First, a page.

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cockpit a place for holding cockfights; in figurative usage, the place where a contest is fought out. The word is also recorded from the late 16th century used for a theatre, in Shakespeare's Henry V (1599).
The Cockpit was the name of a 17th-century London theatre, built on the site of a cockpit, and was later used for a block of buildings on or near the site of a cockpit built by Henry VII, used from the 17th century as government offices, and from this used informally for ‘the Treasury’ and ‘the Privy Council chambers’.

In the early 18th century the term was in nautical use, denoting an area in the aft lower deck of a man-of-war where the wounded were taken, later coming to mean the ‘pit’ or well in a sailing yacht from which it was steered.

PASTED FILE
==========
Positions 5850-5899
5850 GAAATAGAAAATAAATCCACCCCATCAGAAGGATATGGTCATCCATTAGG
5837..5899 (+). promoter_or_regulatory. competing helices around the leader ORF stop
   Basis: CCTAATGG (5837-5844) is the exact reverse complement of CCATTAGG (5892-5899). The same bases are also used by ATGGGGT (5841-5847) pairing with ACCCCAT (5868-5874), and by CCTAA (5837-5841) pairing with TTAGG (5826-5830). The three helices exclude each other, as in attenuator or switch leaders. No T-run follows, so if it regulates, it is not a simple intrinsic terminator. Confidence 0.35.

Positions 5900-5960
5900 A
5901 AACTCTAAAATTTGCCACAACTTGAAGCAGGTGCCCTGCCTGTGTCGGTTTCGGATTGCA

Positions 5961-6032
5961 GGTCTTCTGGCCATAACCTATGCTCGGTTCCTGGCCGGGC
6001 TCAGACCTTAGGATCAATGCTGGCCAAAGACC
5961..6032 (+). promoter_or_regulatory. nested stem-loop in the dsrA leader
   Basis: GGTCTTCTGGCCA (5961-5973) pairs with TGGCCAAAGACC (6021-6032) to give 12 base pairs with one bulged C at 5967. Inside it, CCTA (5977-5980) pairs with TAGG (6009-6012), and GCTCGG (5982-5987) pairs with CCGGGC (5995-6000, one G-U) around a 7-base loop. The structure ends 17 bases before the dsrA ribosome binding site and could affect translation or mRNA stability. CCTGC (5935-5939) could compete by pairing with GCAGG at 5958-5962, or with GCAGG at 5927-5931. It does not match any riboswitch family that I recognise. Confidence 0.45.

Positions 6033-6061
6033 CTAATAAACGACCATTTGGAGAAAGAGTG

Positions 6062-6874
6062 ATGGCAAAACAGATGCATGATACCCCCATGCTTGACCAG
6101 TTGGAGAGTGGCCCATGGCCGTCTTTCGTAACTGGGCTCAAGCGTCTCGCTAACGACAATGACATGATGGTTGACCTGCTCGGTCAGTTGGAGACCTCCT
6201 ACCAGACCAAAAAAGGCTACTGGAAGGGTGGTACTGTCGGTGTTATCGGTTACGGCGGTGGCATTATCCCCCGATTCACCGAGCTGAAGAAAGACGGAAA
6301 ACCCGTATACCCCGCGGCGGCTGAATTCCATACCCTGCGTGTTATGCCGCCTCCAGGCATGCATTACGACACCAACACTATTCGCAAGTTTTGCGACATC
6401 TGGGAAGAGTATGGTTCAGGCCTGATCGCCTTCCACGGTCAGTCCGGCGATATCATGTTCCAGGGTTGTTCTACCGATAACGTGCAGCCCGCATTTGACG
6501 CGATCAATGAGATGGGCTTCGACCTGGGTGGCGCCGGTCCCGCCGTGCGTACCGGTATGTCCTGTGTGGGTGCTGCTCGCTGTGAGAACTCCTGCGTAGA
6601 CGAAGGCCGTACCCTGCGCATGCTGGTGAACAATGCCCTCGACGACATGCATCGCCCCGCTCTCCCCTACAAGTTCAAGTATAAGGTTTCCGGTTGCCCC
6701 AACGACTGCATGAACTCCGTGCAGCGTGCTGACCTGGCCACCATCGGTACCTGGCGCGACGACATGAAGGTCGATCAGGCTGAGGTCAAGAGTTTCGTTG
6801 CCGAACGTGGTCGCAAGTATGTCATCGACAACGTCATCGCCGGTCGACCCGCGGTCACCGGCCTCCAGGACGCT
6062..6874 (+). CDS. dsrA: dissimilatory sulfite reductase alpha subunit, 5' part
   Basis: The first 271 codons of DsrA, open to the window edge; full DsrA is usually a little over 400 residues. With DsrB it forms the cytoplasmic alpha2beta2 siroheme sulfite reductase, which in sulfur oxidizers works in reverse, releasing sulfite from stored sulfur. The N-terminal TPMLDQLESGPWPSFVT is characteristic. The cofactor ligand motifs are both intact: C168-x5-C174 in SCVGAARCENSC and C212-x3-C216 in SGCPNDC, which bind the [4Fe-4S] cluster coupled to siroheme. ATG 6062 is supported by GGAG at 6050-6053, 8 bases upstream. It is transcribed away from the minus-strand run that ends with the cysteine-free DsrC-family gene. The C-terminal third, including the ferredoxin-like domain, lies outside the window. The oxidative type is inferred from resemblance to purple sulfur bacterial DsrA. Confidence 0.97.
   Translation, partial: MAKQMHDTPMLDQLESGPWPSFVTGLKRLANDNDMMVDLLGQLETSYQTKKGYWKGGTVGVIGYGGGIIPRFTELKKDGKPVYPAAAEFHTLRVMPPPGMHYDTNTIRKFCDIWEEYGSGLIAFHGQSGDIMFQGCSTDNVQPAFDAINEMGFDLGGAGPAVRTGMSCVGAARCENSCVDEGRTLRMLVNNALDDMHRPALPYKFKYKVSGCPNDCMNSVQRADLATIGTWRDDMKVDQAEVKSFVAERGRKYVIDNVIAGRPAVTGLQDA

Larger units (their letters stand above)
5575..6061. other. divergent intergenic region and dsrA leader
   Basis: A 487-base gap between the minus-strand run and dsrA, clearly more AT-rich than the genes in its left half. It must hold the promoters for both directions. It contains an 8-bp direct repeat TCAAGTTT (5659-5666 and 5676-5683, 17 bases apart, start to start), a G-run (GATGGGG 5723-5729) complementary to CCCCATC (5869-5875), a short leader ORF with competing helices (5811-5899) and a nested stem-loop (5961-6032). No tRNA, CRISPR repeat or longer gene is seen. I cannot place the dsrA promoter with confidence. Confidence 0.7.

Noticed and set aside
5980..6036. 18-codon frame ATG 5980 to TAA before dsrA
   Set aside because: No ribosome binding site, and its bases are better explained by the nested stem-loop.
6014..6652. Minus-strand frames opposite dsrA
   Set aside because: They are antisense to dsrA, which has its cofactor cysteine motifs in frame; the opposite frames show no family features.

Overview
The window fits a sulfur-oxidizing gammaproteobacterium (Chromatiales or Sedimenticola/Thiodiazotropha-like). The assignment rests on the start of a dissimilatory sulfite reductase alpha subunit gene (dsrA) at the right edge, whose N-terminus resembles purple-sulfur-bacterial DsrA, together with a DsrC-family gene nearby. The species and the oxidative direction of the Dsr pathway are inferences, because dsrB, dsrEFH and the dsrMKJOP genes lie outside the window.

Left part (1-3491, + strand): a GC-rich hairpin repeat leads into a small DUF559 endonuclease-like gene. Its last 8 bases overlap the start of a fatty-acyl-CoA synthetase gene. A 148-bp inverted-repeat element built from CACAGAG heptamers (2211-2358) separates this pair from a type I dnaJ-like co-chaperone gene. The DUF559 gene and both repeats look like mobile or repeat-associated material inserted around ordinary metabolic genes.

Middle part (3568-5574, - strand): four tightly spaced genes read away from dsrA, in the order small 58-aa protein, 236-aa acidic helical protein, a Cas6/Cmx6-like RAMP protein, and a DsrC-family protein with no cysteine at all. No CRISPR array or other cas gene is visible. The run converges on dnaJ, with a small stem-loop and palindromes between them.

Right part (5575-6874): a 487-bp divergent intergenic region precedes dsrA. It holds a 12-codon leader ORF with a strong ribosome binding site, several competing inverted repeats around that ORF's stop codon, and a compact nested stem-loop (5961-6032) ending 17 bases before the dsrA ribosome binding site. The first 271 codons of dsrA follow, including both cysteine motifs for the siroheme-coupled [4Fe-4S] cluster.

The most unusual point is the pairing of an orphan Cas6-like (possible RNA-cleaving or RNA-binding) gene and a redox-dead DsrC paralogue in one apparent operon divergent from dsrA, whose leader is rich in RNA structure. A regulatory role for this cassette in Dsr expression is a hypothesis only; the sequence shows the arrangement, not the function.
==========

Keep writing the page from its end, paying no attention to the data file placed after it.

cockpit of Europe a name for Belgium, as a part of Europe on which European conflicts have frequently been fought; the idea is first recorded in the writings of the Anglo-Welsh man of letters James Howell (c.1594–1666).

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cock·pit / ˈkäkˌpit/ • n. 1. a compartment for the pilot and sometimes also the crew in an aircraft or spacecraft. ∎  a similar compartment for the driver in a racing car. ∎  a sunken area in the after deck of a boat providing space for members of the crew. 2. a place where a battle or other conflict takes place: the cockpit of capitalist conflict in Europe. ∎  a place where cockfights are held.

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cockpit pit or enclosure to be used for cock-fighting XVI; (naut.) after part of the orlop deck of a man of war XVIII. f. COCK 1 + PIT.